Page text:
The Ravens were almost done in Sunday by a reign delay.

A power outage at the Superdome halted Super Bowl XLVII for 34 minutes casting the stadium into a twilight-like darkness and allowing the reeling 49ers to regroup with almost a full half remaining.

Despite an impressive power surge by the 49ers, however, the Ravens were able to hang on for a 34-31 victory, hoisting the Lombardi Trophy for the second time in their history.

"It's never pretty, it's never perfect, but it's us," said Ravens coach John Harbaugh, whose team had lost four of its last five regular-season games before going on a marvelous run that included knocking off the Colts, Broncos and Patriots to reach the biggest stage.

Even before the ball was kicked off, the game made history. For the first time, brothers stood on opposite sidelines as head coaches. John's younger brother, Jim, coaches the 49ers, making Sunday's victory somewhat bittersweet for the Ravens coach.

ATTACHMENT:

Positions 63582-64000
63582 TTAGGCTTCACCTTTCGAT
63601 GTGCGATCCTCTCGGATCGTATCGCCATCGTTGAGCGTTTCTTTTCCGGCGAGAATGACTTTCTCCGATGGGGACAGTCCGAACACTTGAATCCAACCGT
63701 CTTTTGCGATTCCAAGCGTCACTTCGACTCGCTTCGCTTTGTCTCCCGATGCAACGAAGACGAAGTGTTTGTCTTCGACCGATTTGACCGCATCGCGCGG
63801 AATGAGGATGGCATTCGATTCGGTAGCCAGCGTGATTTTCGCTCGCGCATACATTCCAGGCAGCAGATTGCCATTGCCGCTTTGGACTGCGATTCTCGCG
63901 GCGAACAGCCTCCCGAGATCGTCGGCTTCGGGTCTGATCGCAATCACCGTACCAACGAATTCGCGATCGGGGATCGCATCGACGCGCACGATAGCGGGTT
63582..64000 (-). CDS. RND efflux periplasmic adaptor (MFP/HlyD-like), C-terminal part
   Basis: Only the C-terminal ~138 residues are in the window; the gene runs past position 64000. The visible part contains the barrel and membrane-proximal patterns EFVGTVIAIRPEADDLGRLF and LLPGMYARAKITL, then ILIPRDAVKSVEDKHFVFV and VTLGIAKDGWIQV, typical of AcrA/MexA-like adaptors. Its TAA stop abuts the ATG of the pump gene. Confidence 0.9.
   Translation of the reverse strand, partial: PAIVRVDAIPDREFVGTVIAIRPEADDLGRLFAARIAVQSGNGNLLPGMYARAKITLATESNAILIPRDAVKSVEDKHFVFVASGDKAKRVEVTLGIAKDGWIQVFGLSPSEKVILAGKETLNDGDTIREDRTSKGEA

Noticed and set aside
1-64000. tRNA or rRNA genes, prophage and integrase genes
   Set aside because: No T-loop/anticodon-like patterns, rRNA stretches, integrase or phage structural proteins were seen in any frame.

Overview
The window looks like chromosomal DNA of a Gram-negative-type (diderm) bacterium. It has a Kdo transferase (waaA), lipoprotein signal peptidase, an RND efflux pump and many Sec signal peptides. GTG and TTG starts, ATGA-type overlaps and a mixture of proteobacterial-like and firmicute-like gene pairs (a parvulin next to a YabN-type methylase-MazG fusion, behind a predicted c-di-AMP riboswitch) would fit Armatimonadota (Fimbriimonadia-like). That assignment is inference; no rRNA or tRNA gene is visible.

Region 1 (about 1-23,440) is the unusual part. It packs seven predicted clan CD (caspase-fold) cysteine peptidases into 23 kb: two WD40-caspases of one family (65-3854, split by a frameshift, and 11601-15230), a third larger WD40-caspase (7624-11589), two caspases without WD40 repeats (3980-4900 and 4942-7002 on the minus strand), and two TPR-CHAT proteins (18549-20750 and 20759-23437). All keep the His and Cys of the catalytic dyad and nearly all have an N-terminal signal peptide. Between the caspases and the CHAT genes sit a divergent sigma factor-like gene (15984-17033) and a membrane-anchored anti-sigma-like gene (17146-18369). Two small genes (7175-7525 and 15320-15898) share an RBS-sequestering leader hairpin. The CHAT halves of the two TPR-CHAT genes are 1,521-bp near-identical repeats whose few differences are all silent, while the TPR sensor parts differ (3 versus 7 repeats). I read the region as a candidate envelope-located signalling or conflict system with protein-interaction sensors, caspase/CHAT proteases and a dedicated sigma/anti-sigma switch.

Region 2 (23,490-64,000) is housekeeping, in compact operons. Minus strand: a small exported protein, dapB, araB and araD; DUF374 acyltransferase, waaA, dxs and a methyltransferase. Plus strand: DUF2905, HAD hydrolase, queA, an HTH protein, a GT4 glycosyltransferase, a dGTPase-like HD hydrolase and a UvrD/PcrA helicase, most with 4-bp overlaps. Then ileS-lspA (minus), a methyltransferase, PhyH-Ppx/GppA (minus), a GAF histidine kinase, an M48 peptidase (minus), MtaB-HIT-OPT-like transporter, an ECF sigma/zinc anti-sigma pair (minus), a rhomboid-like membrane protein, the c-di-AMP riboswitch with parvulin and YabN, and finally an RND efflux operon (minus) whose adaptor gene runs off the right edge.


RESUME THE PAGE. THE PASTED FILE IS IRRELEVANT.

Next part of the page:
"It's tough," John said. "It's very tough. It's a lot tougher than I thought it was going to be. It's very painful."

Most excruciating for the 49ers was how close they came. The game essentially ended on a goal-line stand, with three incomplete passes by the 49ers from the Ravens' 5 inside the final two minutes.

Second-year quarterback Colin Kaepernick, who showed incredible poise for a player with just 10 career starts, failed to connect with Michael Crabtree on three straight tries. On the last, Jim Harbaugh complained angrily that cornerback Jimmy Smith had held Crabtree, but officials were unsympathetic.

"There's no question in my mind that there was a pass interference and then a hold on Crabtree on the last one," the 49ers coach said.